Last night as I listened to the stories of the refugees, I could not help thinking about how I would want to be treated if I was in their situation. My family on both sides is Quaker going back for many generations, and we are immigrants from Scotland and England. Although I cannot be sure of this, I think it is likely that at least some of my ancestors immigrated to the United States to escape religious persecution. As a part of their religious faith, Quakers refuse to take oaths, they do not fight in wars, and they refuse to acknowledge social hierarchies because they believe everyone is equal before God. They also believe that everyone possesses the light of God within them, and so they tend to rebel against religious dogma and indoctrination. Historically in England, civil leaders did not like Quakers because they often engaged in civil disobedience, and religious leaders did not like them because they thought they were heretics. Quakers were often imprisoned for their beliefs, and many of them were beaten severely in public for these beliefs. Many eventually fled to America.

I cannot know for sure that my ancestors came here because of religious persecution. Either way, I am definitely here because my ancestors came here seeking a better life. I am so glad that they were welcomed and not turned away. Everyone in this country who is not Native American is an immigrant or a descendant of immigrants. We are, in fact, a country of immigrants, and one of the bedrock principles of all our religious and ethical systems is that we should treat others the way we would want to be treated. It is very troubling, then, that so many of us are enthusiastically supporting a moratorium/ban on all refugees entering our country, a moratorium that will certainly result in severe suffering of refugees and will very likely result in the death of many of them. This is not how we would want others to treat us.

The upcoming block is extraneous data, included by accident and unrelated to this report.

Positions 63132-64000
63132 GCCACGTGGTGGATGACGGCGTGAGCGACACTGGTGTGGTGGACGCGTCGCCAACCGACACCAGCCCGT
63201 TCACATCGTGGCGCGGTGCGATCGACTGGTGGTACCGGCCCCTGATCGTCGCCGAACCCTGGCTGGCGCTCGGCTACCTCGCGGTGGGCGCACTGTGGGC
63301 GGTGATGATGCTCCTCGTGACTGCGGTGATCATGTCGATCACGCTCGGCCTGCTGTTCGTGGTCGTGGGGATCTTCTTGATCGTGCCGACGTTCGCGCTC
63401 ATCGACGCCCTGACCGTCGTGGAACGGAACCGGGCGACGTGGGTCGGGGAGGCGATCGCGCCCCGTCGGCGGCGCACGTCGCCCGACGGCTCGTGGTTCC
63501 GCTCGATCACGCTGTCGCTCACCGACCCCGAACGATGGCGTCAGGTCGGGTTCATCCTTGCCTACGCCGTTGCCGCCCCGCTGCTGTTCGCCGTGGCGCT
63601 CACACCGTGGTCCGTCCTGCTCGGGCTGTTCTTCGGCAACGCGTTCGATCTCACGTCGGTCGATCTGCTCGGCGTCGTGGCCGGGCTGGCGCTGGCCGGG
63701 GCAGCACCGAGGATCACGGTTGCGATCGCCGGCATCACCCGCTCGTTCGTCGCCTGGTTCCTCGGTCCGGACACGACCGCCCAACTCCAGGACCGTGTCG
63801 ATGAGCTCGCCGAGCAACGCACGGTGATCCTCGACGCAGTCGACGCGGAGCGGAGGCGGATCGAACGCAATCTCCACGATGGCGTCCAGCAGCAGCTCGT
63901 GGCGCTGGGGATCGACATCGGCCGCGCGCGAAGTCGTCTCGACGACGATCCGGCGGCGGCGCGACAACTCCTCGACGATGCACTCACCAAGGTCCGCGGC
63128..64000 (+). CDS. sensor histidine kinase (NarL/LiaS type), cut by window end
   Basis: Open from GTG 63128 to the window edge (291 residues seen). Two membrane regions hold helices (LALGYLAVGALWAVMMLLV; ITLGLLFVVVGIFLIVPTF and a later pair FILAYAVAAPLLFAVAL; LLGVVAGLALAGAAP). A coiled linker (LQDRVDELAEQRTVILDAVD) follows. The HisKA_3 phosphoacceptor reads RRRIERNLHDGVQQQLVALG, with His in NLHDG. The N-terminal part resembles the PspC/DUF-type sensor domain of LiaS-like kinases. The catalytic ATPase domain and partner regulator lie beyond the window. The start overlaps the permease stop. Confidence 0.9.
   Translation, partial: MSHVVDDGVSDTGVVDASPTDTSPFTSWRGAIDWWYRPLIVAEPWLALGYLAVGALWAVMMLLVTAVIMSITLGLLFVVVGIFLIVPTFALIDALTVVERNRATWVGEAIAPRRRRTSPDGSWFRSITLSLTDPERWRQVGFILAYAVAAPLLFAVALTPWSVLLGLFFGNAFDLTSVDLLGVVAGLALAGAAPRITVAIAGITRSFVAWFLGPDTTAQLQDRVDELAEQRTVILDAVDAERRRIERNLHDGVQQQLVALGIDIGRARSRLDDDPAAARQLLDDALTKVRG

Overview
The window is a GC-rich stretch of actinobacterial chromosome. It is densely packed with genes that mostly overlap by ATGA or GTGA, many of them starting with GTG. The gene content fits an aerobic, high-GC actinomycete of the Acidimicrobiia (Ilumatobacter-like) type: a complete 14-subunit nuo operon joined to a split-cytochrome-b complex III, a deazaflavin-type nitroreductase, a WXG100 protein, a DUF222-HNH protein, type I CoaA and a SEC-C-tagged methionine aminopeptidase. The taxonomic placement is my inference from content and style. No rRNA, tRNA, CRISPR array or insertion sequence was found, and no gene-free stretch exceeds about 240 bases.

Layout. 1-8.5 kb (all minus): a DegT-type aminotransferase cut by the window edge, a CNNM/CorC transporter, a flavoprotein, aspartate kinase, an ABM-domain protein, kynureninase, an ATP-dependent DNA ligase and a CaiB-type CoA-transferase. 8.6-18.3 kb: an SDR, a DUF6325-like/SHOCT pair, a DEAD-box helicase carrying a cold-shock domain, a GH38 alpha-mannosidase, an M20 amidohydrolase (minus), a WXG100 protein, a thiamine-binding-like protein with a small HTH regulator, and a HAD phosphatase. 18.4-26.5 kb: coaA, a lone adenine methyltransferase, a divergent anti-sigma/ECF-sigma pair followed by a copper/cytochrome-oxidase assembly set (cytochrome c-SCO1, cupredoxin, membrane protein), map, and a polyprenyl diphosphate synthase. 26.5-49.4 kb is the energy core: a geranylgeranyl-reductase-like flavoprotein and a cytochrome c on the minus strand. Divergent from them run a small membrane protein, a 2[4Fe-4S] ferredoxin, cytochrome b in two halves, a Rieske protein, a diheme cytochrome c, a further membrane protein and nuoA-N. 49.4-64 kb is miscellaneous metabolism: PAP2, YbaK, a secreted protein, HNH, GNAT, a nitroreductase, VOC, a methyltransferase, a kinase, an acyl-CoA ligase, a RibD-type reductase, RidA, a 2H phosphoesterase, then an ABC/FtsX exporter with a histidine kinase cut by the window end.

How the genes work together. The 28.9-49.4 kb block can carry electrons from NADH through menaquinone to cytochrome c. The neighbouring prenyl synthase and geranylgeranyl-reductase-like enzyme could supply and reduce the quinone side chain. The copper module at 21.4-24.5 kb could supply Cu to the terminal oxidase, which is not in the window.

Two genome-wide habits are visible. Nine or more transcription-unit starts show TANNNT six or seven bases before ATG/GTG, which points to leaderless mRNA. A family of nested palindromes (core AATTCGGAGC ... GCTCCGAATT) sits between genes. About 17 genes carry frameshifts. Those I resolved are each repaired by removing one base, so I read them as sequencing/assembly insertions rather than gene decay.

Of course, people will argue that we have to adopt this moratorium for safety purposes. President Trump has said that we need to scrutinize our system for vetting refugees. This reasoning makes little sense. The United States already has one the most rigorous vetting systems for refugees of any nation. Refugees are subjected to the most intense security scrutiny of any people entering our country. Refugees go through multiple rounds of background checks and biometrical screening, and it can take up to two years for a refugee to gain admittance into the U.S.  Trying to enter the U.S. covertly as a refugee would be one of the least effective and most impractical ways for a terrorist to enter our country.